I was in a networking meeting this week with a group of 50–60-year-old entrepreneurs. All of us are enjoying the fruits of many years of dedication to our various crafts. We each love what we do, and feel that our work is more of a calling than a career.

And yet, each and every one of us expressed being tired. Just. So. Tired.

Not tired in the usual sense of fatigue, like when you need a nap, or a couple good night’s sleep.

More like tired of the constant demands of life in this era of human history that we are living in.

Demands of being mothers raising children and daughters helping aging parents.

Demands of the ever-changing business landscape with the advent of newer, faster, “better” technologies on a weekly basis.

Lately, I’ve come to call this experience “demand fatigue.” It means just being worn out by all of the demands of living, working, caring, tending, learning, and, yes, sometimes even just tired of being.

I know that’s not very uplifting to read today. But it’s real, and I don’t think I’m in the minority with what I am feeling.

Many of my similar-aged colleagues are also feeling a deep desire for a shift; to do something new and different with their lives and careers. To slow down. To reflect more.

Two of my friends are going through a divorce. One is starting a dog-lover blog. Another is shifting her business from corporate consulting to helping women who are struggling with their marriages.

We are at a time in human history of enormously rapid change. But it is also a time of accelerated expansion of what’s possible. Why? Because we as we grow in consciousness as a human family, things will shift and change more than we know.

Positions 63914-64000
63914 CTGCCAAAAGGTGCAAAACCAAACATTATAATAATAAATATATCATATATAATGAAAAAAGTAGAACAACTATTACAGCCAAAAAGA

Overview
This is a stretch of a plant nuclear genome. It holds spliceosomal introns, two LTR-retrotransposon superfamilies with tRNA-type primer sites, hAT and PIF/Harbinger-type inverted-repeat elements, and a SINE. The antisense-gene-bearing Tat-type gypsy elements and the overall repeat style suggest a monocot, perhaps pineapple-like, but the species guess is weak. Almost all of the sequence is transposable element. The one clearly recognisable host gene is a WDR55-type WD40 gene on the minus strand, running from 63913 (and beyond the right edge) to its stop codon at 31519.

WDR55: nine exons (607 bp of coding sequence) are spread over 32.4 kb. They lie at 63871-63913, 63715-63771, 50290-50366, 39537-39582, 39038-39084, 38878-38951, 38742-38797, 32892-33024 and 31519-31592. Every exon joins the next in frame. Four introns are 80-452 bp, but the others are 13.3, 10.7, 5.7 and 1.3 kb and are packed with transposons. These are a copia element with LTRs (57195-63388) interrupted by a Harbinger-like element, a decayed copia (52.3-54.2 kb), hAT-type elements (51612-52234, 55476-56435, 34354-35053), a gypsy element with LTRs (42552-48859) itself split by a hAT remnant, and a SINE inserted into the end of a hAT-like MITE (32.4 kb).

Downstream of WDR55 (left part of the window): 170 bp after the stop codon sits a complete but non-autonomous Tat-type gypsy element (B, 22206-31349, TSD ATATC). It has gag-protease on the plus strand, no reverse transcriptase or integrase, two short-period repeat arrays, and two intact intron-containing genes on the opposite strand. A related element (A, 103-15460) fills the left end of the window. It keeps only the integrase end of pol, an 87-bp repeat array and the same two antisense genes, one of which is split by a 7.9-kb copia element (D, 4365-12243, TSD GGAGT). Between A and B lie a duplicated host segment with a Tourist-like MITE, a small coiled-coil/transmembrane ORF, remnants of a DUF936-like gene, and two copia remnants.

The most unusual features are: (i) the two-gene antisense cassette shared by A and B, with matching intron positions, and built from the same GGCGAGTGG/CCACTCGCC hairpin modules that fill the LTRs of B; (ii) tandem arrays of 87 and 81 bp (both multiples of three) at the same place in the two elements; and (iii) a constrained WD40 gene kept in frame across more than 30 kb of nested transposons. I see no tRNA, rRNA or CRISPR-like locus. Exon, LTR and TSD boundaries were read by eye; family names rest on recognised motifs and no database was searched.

We have got to take care of ourselves as we go through this continued evolutionary “jump time” (as author Jean Houston calls it). Without listening to the still, small voice within we are vulnerable to the overwhelm of demand fatigue.

The Impact of Demand Fatigue

This feeling that I am calling demand fatigue can have a number of negative consequences. I wonder if you are feeling any of these.

  • Wanting to do less and live a slower pace.
  • Feeling challenges with emotions such as anxiety, depression, or burnout.
  • Saying no more frequently, even when the event or gathering might have been something you would enjoy.
  • Being less “driven” in life, more at ease.

How to Manage Demand Fatigue

If you’re struggling with demand fatigue, there are a few things you can do to manage it:

  • Listen to yourself. Don’t minimize how you’re feeling or explain it away.
  • Set boundaries and say “no” more often.
  • Delegate tasks as best you can to free up time and energy to focus on things that are most important to you.
  • Take care of yourself. Allow yourself to just do nothing as much as you need.

Demand fatigue is real. It’s important listen to yourself. Talk to others.

Recognize that we are living through an extraordinary time in human history – and with that comes a lot of…well… DEMANDS! 🙂

Stay sane. Take it in stride. Love yourself fiercely.